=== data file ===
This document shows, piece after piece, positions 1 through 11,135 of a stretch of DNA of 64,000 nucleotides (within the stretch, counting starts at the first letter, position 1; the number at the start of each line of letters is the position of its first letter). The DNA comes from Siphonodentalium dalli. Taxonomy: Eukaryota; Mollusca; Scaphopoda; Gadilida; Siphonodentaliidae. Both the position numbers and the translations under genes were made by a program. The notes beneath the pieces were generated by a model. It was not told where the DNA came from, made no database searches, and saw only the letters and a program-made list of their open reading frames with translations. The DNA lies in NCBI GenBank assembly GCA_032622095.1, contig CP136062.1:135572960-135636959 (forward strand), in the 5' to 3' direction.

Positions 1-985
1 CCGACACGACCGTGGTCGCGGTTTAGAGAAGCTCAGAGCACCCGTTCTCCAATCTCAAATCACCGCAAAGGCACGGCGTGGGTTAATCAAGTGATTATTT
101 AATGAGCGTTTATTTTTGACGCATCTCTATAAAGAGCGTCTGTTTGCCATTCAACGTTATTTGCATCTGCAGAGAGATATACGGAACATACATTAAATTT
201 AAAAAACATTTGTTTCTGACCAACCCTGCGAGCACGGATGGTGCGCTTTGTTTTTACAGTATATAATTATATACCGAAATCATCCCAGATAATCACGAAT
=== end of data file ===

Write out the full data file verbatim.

This document shows, piece after piece, positions 1 through 11,135 of a stretch of DNA of 64,000 nucleotides (within the stretch, counting starts at the first letter, position 1; the number at the start of each line of letters is the position of its first letter). The DNA comes from Siphonodentalium dalli. Taxonomy: Eukaryota; Mollusca; Scaphopoda; Gadilida; Siphonodentaliidae. Both the position numbers and the translations under genes were made by a program. The notes beneath the pieces were generated by a model. It was not told where the DNA came from, made no database searches, and saw only the letters and a program-made list of their open reading frames with translations. The DNA lies in NCBI GenBank assembly GCA_032622095.1, contig CP136062.1:135572960-135636959 (forward strand), in the 5' to 3' direction.

Positions 1-985
1 CCGACACGACCGTGGTCGCGGTTTAGAGAAGCTCAGAGCACCCGTTCTCCAATCTCAAATCACCGCAAAGGCACGGCGTGGGTTAATCAAGTGATTATTT
101 AATGAGCGTTTATTTTTGACGCATCTCTATAAAGAGCGTCTGTTTGCCATTCAACGTTATTTGCATCTGCAGAGAGATATACGGAACATACATTAAATTT
201 AAAAAACATTTGTTTCTGACCAACCCTGCGAGCACGGATGGTGCGCTTTGTTTTTACAGTATATAATTATATACCGAAATCATCCCAGATAATCACGAAT